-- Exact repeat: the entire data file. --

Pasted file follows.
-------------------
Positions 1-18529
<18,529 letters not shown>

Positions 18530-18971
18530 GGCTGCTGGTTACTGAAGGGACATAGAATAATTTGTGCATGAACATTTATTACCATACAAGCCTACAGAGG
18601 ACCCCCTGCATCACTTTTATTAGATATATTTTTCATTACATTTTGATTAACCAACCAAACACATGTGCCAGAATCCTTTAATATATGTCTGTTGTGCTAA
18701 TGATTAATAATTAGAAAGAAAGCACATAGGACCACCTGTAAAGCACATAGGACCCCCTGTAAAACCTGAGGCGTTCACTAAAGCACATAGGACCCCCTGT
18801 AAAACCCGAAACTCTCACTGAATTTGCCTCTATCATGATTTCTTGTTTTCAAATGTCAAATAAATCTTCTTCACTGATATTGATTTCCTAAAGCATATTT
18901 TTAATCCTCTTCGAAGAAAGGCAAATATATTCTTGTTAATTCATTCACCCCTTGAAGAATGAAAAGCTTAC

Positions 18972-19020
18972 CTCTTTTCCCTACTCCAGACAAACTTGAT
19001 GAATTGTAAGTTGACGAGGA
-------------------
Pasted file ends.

Positions 1-18529
<18,529 letters not shown>

Positions 18530-18971
18530 GGCTGCTGGTTACTGAAGGGACATAGAATAATTTGTGCATGAACATTTATTACCATACAAGCCTACAGAGG
18601 ACCCCCTGCATCACTTTTATTAGATATATTTTTCATTACATTTTGATTAACCAACCAAACACATGTGCCAGAATCCTTTAATATATGTCTGTTGTGCTAA
18701 TGATTAATAATTAGAAAGAAAGCACATAGGACCACCTGTAAAGCACATAGGACCCCCTGTAAAACCTGAGGCGTTCACTAAAGCACATAGGACCCCCTGT
18801 AAAACCCGAAACTCTCACTGAATTTGCCTCTATCATGATTTCTTGTTTTCAAATGTCAAATAAATCTTCTTCACTGATATTGATTTCCTAAAGCATATTT
18901 TTAATCCTCTTCGAAGAAAGGCAAATATATTCTTGTTAATTCATTCACCCCTTGAAGAATGAAAAGCTTAC

Positions 18972-19020
18972 CTCTTTTCCCTACTCCAGACAAACTTGAT
19001 GAATTGTAAGTTGACGAGGA